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Article
May 2, 1925

PARIS

JAMA. 1925;84(18):1369-1370. doi:10.1001/jama.1925.02660440055017

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Abstract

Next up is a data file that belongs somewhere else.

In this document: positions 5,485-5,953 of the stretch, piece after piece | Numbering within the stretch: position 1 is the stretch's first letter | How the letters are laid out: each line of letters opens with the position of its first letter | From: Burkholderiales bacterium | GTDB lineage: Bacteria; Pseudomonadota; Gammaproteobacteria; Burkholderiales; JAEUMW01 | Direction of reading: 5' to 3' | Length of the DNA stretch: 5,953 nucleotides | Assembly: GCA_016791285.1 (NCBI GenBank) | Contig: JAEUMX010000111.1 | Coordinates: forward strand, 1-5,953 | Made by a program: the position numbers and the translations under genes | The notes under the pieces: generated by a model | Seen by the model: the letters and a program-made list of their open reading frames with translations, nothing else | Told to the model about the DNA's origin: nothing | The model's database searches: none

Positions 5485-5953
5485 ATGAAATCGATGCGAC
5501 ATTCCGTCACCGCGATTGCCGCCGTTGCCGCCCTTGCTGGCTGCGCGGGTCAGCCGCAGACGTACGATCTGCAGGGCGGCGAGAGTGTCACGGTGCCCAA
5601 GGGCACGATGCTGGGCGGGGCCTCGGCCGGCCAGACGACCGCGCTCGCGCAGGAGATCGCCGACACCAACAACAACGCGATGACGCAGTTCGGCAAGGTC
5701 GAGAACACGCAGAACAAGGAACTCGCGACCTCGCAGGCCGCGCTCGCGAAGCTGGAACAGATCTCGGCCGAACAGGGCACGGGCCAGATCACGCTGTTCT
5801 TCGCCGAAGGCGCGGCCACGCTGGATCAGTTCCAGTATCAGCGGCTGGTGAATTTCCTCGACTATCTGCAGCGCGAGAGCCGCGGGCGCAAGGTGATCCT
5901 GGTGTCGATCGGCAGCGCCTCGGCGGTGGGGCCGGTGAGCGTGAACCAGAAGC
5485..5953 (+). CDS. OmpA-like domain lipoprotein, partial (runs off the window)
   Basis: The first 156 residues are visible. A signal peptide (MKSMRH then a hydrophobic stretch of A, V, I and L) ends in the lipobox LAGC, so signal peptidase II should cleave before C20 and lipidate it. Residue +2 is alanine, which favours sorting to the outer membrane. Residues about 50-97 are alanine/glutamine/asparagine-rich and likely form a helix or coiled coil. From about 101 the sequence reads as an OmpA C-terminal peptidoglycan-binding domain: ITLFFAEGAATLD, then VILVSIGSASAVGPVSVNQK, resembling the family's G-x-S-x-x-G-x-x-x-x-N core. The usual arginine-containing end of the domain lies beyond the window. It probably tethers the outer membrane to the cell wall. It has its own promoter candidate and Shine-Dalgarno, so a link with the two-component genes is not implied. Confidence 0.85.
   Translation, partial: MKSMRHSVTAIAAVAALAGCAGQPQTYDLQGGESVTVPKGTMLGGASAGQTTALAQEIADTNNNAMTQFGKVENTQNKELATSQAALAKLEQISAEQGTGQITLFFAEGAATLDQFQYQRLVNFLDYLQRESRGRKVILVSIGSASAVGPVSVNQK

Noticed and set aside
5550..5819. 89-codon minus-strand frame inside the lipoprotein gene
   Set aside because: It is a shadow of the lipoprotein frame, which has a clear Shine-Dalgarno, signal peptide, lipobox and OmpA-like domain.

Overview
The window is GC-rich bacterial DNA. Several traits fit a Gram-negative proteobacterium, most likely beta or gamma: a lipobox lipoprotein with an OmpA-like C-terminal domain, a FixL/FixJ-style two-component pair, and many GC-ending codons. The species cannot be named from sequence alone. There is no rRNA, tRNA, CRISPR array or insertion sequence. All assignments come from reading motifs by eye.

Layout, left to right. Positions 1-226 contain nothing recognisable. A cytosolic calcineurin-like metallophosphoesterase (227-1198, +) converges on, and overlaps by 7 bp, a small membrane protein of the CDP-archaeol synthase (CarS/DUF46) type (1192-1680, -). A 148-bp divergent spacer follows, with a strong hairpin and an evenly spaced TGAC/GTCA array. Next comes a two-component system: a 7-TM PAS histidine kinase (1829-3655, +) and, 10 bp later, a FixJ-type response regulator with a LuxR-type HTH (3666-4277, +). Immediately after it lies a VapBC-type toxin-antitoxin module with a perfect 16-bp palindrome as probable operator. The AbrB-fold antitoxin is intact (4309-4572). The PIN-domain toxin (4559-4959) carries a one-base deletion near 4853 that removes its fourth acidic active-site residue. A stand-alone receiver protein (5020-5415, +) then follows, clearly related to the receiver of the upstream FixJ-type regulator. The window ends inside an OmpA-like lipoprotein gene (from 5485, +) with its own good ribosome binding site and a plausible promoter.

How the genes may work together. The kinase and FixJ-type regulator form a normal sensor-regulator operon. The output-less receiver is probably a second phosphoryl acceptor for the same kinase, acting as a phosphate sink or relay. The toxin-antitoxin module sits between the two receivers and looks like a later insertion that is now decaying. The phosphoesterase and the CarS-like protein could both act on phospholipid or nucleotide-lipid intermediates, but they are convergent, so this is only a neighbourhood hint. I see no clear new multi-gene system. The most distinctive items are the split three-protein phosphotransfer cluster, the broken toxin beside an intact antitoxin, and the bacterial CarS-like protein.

Poisoning Resulting from Eating Edible Mussels  In an extensive article appearing in the Annales de médecine, N. Fiessinger and A. Ravina discuss the various aspects of poisoning resulting from the dietary use of edible mussels, Mytilus edulis. These mussels are widely used as an article of food. For many years, it has been known that poisoning of varying gravity, and doubtless due to widely different causes, may occur from their consumption.The writers point out that often mussels are eaten that have been developed under very bad conditions, since the sea mussel can be made to thrive in stagnant or polluted waters more easily than other mollusks. As a rule, mussels gathered in the ports of northern France are eaten within forty-eight hours after they are taken out of the water. They are usually eaten in an almost raw state, being allowed to remain only a few minutes over the

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